Satire

From Wikipedia, the free encyclopedia
Jump to: navigation, search
1867 edition of the satirical magazine Punch

Satire is a form in art or writing which ridicules either a person, government, or an institution, often through the use of humour. Satire can either be in paintings, plays, books, songs, TV or movies. It also is used to stereotype people.

Satire was used long ago, even as long ago as the Ancient Greeks. It was widely known in Elizabethan times. Swift used satire in his book Gulliver's Travels to make fun of people’s stupidity. Works like The Beggar’s Opera (1728) used satire to show how silly the politicians of the time were. The German playwright Bertolt Brecht used a lot of satire, as did Peter Cook. More recently Jon Stewart and other comedians use it frequently.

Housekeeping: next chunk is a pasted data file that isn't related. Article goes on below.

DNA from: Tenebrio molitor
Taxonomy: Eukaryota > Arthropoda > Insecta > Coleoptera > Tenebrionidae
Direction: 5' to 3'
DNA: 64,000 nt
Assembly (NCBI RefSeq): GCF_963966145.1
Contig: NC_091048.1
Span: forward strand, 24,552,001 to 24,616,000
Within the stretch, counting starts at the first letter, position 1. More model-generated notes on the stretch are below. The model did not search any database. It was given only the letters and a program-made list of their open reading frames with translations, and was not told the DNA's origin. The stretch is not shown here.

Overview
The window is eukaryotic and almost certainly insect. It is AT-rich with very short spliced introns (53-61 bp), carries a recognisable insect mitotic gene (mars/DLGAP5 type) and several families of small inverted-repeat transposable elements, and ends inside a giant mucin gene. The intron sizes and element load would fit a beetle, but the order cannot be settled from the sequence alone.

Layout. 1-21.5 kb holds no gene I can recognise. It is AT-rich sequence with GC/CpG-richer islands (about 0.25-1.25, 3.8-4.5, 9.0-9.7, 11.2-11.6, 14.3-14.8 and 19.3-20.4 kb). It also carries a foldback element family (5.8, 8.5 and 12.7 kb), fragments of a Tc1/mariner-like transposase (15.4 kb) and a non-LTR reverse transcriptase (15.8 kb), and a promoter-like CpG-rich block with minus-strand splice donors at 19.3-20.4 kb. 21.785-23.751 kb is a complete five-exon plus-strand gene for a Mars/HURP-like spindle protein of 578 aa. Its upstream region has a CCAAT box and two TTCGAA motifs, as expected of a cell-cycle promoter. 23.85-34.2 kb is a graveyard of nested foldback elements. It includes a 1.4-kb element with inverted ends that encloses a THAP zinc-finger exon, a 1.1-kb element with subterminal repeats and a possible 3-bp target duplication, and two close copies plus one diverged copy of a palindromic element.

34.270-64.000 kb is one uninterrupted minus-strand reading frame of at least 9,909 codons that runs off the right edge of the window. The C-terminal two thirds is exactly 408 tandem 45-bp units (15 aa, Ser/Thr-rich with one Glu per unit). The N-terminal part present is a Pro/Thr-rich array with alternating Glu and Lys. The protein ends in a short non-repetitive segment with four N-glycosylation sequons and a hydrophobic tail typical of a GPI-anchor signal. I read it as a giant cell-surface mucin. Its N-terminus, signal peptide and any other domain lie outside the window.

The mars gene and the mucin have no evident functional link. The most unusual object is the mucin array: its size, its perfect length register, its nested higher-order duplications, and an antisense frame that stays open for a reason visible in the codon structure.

Satire is not possible under dictatorships. It was not allowed, for example, in the Soviet Union. Anyone trying to make fun of Stalin would have been put to death immediately.

Satire often points out ironic or bad things that powerful people are doing. Its adjective is satirical.

Related pages[change | edit source]

Other websites[change | edit source]